Women and men who experience the foetus dying in the first few months of pregnancy mostly do not get an answer as to why it died.

Researchers have identified the cause behind the majority of all miscarriages

Researchers have assumed that chromosomal errors in the foetus are behind half of all early miscarriages. A new study finds such errors in the genes in two out of three miscarried foetuses.

The researchers at the University of Maastricht in the Netherlands do not rule out that the proportion of miscarried foetuses with genetic defects could be even higher as they move forward with even better tools to investigate this.

Many women who know they are pregnant and experience a miscarriage wonder if it could be something they themselves have done that caused the miscarriage.

Researchers can now confirm that in at least two out of three cases, it is a genetic error in the foetus that causes it to die early in pregnancy and be expelled from the body.

The remaining third of spontaneous early miscarriages are also likely due to factors beyond our control, the researchers believe.

Found several genetic errors

Women who experience the embryo or foetus dying in the first months of pregnancy generally do not get an answer as to why it died.

Researcher Zamani Esteki and colleagues in Maastricht have therefore examined tissue from 1,745 miscarriages. The women had miscarried after an average of seven weeks.

Initially, the researchers found that in about 50 per cent of the cases, there was something abnormal in the 23 chromosome pairs that humans have in our DNA. For example, the foetus could have an abnormal number of chromosomes. This finding was as expected and in line with previous studies.

But when the researchers used a new and better analysis method to look closer at tissue samples with seemingly normal genes and chromosomes, they found errors in about a third of these as well.

This allowed them to conclude that at least two out of three early miscarriages were due to genetic errors.

Most viewed

    Very interesting findings

    “These are very interesting findings,” says researcher Siri Eldevik Håberg at the Norwegian Institute of Public Health (NIPH). She has herself researched miscarriages.

    Håberg believes that what the Dutch researchers have found, matches well with how she herself has imagined it must be.

    She explains that miscarriages often result from random errors and mechanisms within the embryo, which typically lead to its inability to survive.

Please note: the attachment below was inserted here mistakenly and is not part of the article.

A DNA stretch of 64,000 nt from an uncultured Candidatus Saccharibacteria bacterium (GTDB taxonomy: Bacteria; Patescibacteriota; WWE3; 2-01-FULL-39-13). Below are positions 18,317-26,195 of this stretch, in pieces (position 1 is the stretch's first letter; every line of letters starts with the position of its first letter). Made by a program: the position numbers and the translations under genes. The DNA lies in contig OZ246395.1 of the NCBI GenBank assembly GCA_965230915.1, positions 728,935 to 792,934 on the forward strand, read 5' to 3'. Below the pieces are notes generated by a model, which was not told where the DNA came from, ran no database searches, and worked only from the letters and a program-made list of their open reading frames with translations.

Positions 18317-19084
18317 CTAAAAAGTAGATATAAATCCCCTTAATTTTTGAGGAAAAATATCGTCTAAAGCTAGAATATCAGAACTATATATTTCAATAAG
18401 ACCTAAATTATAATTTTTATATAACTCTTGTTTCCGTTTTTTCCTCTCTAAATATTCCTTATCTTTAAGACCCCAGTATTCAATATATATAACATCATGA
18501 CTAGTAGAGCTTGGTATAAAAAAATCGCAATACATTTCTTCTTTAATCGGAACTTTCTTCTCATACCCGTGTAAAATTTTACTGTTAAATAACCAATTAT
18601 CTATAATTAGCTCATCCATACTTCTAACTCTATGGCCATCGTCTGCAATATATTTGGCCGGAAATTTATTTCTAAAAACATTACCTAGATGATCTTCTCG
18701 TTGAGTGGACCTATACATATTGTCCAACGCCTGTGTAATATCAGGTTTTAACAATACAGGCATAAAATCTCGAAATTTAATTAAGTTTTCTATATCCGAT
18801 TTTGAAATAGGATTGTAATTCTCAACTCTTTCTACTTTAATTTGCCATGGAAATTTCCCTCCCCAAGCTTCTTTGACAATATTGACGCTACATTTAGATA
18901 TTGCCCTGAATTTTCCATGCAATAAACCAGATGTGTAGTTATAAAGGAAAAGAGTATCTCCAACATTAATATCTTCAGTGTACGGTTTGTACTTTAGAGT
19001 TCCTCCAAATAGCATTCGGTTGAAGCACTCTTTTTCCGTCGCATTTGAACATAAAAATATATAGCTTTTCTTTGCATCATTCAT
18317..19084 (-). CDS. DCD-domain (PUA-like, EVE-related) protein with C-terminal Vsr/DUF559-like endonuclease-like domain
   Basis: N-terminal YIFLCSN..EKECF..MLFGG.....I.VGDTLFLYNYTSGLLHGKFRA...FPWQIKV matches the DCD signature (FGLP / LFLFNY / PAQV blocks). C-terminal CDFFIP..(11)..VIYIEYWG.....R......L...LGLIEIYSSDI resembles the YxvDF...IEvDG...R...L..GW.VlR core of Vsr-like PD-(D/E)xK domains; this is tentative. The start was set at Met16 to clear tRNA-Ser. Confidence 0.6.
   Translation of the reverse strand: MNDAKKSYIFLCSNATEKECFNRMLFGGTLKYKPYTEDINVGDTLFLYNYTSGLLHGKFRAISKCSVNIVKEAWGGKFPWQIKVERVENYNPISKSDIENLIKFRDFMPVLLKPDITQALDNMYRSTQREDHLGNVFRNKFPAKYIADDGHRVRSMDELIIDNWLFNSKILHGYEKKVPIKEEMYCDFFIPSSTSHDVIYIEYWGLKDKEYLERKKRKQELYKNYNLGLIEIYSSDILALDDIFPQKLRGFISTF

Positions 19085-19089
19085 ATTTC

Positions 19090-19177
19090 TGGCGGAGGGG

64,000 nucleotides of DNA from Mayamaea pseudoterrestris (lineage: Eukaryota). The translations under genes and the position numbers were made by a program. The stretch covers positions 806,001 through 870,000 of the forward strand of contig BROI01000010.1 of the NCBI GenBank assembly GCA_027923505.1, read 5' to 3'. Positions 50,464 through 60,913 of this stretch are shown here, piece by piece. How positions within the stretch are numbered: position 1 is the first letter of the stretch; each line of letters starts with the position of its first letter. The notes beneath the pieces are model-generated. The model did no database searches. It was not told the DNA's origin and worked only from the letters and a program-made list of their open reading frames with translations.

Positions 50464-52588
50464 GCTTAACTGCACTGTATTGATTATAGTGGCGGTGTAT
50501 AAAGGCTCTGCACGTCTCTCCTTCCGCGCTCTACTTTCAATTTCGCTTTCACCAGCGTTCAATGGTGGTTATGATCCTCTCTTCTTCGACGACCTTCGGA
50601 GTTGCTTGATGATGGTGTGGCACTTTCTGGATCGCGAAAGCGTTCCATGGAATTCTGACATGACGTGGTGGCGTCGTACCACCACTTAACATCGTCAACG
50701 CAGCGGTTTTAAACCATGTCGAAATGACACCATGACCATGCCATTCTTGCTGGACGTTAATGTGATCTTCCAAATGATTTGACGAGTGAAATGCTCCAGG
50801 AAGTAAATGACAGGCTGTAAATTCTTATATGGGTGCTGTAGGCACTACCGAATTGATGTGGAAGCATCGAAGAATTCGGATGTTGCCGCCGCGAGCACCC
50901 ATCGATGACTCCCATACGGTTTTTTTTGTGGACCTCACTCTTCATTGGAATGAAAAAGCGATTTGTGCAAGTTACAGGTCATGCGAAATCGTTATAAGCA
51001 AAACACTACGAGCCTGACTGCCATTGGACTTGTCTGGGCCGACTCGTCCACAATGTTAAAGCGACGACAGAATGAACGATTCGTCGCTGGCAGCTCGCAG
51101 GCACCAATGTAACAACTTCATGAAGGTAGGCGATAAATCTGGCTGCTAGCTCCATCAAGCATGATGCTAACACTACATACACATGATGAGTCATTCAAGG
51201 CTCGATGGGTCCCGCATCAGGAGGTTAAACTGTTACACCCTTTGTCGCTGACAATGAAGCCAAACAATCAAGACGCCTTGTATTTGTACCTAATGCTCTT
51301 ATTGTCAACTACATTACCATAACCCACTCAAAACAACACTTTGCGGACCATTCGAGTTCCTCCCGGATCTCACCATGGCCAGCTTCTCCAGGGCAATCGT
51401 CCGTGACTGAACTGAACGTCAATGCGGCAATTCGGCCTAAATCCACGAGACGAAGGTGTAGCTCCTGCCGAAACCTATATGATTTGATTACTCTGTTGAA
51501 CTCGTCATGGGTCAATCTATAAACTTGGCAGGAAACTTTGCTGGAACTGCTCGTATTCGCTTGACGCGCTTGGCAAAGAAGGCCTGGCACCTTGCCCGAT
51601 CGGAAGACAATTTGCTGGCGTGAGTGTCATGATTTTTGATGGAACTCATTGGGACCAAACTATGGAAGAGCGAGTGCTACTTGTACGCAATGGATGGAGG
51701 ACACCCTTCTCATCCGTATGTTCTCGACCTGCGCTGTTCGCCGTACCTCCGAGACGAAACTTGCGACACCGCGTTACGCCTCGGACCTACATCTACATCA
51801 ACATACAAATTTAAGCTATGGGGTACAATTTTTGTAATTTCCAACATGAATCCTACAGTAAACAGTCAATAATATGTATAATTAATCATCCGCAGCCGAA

Håberg thinks it is natural that many women try to find explanations for what led to a miscarriage. They wonder if there is something they themselves could have done that affected the embryo or foetus.

    “With knowledge like what we get through a study like this, we become even more certain that many miscarriages happen because of random errors in cell division. It’s something the woman who experiences it has no control over. Something she herself could not have influenced,” Håberg tells sciencenorway.no.

    Reduce the feeling of guilt

    Researcher Siobhan Quenby at the University of Warwick in the UK tells New Scientist magazine that women often wrongly blame themselves for a miscarriage.

    Women may, for example, tell themselves that they stressed too much early in pregnancy and that this could be the reason they miscarried.

    Siri Eldevik Håberg has researched miscarriages.

    Quenby suggests that informing a woman that the pregnancy ended due to abnormalities in the foetus’ genetics can help alleviate her guilt.

    The Dutch researchers also suggest that a significant portion of the remaining miscarriages could be due to genetic errors in the foetus, although these might not always involve the most common types of chromosomal abnormalities.

    Risk increases with age

    Norway is one of the few countries where it is possible to study miscarriages at the population level. This is because researchers can utilise data from the country’s comprehensive national health registries.

    At the Centre for Fertility and Health at NIPH, a group of researchers used these national health registries to estimate the risk of miscarriage among Norwegian women.

    The researchers at the centre found that the risk of miscarriage is strongly linked to the mother's age.

    The average risk of a known pregnancy ending in miscarriage was 12.8 per cent among the more than 420,000 pregnancies in Norway that the researchers examined.

    The risk significantly increased from the age of 30, the Norwegian researchers found.

    Among women who were 45 years and older, 53 per cent of known pregnancies ended in miscarriage.


    Translated by Alette Bjordal Gjellesvik

    Read the Norwegian version of this article on forskning.no


    Essers et al. Prevalence of chromosomal alterations in first-trimester spontaneous pregnancy loss, Nature Medicine, vol. 29, 2023. DOI: 10.1038/s41591-023-02645-5

    Magnus et al. Role of maternal age and pregnancy history in risk of miscarriage: prospective register based study, BMJ, 2019. DOI: 10.1136/bmj.l869

    Wilson, C. Genetic errors are behind more than two thirds of early miscarriages, New Scientist, 2023.

    Powered by Labrador CMS